Charges brought against Deirdre Foley over Clerys redundancies

Businesswoman faces charge of breaking employment law and impeding WRC inspector

Deirdre Foley, of Hollybank Avenue Upper Ranelagh, Dublin 6: Has a 20% share in Natrium.

Deirdre Foley, of Hollybank Avenue Upper Ranelagh, Dublin 6: Has a 20% share in Natrium.

 

Deirdre Foley, the businesswoman associated with the purchase of the Clerys building in Dublin, is facing criminal charges arising from the collective redundancies at the former department store.

She is facing three counts of breaking the protection of employment law as well as one of impeding a Workplace Relations Commission (WRC) inspector.

Two other executives associated with the 2015 deal, as well as the previous owners of Clerys, OCS Operations Ltd (in liquidation), and Natrium Ltd, which took over the building, are also facing charges. None of the defendants have entered a plea.

When the case had its first listing at Dublin District Court on Monday, Breffni Gordon BL, for the prosecution, told Judge John Brennan the charges had been instituted by the Minister for Jobs, Enterprise and Innovation, and the WRC.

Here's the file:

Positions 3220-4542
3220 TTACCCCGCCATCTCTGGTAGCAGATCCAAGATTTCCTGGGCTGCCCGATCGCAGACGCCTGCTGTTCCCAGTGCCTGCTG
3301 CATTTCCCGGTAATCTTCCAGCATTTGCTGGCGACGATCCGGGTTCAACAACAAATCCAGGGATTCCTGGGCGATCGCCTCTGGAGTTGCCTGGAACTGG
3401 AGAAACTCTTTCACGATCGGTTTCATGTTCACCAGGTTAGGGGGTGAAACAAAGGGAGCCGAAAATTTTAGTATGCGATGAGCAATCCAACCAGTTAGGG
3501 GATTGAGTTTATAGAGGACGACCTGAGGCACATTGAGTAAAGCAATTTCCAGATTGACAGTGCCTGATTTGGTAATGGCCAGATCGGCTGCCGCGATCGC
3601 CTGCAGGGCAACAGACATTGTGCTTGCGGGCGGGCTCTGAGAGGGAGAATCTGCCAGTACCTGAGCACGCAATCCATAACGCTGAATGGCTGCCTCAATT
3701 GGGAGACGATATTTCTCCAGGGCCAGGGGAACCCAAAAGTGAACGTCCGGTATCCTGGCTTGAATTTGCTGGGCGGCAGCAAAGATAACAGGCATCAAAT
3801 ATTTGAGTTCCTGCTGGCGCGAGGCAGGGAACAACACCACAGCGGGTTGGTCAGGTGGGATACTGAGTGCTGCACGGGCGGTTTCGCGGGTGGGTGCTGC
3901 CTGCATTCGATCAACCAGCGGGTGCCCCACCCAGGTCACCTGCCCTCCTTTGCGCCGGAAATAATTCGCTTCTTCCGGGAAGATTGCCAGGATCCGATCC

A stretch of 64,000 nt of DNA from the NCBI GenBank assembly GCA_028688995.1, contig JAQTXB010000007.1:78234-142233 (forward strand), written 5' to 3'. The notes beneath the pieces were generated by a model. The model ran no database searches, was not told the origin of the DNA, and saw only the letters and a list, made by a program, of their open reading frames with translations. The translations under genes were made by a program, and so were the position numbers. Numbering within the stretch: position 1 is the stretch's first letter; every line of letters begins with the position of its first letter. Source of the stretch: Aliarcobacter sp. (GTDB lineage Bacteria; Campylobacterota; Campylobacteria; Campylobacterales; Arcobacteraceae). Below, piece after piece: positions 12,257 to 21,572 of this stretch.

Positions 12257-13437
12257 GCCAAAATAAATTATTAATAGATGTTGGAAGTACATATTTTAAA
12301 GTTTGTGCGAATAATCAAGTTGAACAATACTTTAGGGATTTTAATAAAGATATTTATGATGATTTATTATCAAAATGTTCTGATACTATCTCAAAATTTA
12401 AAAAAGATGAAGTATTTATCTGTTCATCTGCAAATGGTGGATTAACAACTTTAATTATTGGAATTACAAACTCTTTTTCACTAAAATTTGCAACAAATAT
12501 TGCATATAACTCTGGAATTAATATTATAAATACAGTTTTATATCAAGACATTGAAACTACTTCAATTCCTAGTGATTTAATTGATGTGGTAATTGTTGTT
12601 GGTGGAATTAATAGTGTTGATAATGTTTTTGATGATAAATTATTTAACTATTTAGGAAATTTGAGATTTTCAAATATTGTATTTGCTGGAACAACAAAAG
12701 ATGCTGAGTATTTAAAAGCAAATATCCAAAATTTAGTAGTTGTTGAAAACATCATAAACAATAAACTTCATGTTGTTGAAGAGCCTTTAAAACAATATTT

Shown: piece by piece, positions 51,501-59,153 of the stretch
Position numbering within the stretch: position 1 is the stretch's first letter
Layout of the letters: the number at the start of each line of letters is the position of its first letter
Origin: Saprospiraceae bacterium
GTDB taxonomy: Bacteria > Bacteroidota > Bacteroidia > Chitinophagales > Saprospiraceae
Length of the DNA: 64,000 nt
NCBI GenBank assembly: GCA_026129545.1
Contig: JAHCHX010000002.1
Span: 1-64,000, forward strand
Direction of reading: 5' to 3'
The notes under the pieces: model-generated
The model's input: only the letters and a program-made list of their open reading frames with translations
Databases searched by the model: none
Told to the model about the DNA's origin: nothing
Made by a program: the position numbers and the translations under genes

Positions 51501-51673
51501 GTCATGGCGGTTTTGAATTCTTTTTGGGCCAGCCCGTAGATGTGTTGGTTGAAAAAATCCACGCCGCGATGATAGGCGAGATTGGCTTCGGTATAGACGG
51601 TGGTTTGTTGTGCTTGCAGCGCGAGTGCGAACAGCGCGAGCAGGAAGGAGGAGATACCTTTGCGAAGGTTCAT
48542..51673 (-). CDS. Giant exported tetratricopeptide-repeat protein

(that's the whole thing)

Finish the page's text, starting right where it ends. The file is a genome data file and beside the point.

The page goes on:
OCS Operations ran Clerys department store from 2012 until it petitioned the High Court for liquidation on June 12th, 2015.

Collective redundancies followed in which 460 people lost their jobs. Of these, 130 were directly employed by Clerys, Mr Gordon said.

Ms Foley, of Hollybank Avenue Upper Ranelagh, Dublin 6, who has a 20 per cent share in Natrium, faces one count under the Workplace Relations Act alleging that it was with her consent or connivance that Natrium impeded a WRC inspector.

Three other charges

Three other charges against her under the Protection of Employment Act are for allegedly failing to initiate consultations with representatives of employees, failing to supply employee representatives with all relevant information relating to redundancies, and not notifying the Minister for Jobs, Enterprise and Innovation in writing, on June 12th, 2015, the date of the Clerys takeover.

OCS Operations is facing three charges under the Protection of Employment Act.

Natrium, which is co-owned by Ms Foley and UK-based Cheyne Capital Management, is accused of obstructing or impeding a WRC inspector on June 27th last year at 25-28 North Wall Quay, the company’s address.

Mark Redmond, of Belfry Dale, Citywest Road, Saggart, Co Dublin, an employee of a D2 Private Ltd, a firm owned by Ms Foley, faces the same charges as Ms Foley under the Protection of Employment Act as does Brendan Cooney, a director of OCS Operations Ltd, with an address at Weirview Drive, Stillorgan, Co Dublin

Mr Cooney also faces a charge under the Workplace Relations Act for giving false or misleading information to an inspector.